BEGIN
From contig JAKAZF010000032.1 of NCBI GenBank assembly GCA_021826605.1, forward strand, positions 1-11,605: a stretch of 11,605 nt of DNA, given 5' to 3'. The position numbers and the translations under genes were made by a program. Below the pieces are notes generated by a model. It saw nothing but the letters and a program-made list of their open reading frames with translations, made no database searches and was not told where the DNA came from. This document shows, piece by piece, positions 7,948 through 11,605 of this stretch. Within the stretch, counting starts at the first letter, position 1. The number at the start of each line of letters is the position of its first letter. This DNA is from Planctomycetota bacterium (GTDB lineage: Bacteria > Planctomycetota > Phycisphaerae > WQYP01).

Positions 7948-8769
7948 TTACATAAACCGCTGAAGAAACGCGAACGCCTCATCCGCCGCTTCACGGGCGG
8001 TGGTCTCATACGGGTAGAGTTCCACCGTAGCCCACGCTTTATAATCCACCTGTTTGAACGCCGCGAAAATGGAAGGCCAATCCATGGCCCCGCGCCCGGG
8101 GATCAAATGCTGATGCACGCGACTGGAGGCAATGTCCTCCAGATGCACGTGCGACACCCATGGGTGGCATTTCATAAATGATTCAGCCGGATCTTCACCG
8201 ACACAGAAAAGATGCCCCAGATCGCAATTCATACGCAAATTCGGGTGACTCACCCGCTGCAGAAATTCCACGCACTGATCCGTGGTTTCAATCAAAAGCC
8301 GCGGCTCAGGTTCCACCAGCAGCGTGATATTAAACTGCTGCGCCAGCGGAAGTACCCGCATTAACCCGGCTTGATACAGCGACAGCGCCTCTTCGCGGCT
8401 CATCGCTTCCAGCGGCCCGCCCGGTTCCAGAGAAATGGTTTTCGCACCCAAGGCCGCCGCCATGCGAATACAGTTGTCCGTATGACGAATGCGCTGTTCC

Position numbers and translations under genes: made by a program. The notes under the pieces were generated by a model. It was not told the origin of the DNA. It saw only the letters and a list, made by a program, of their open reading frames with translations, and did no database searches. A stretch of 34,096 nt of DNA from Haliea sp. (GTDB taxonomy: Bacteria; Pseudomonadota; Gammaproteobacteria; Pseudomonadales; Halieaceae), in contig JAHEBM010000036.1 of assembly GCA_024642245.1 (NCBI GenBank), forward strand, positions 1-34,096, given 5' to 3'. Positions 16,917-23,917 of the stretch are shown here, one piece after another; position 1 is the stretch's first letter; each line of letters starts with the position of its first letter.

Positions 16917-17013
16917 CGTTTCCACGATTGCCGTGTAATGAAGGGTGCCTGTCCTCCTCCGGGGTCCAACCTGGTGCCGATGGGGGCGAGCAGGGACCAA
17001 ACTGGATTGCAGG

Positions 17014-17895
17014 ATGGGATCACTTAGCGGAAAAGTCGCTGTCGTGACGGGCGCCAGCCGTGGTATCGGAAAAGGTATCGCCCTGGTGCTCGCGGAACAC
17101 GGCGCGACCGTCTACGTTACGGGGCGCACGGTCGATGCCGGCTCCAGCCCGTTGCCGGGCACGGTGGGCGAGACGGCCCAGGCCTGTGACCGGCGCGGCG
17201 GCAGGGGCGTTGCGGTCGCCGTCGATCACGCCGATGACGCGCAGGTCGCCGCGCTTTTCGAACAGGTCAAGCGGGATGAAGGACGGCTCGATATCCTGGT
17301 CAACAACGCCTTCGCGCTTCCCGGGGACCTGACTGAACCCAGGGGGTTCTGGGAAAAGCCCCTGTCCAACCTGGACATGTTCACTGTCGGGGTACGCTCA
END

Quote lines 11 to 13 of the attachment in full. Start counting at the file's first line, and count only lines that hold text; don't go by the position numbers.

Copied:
16917 CGTTTCCACGATTGCCGTGTAATGAAGGGTGCCTGTCCTCCTCCGGGGTCCAACCTGGTGCCGATGGGGGCGAGCAGGGACCAA
17001 ACTGGATTGCAGG

Positions 17014-17895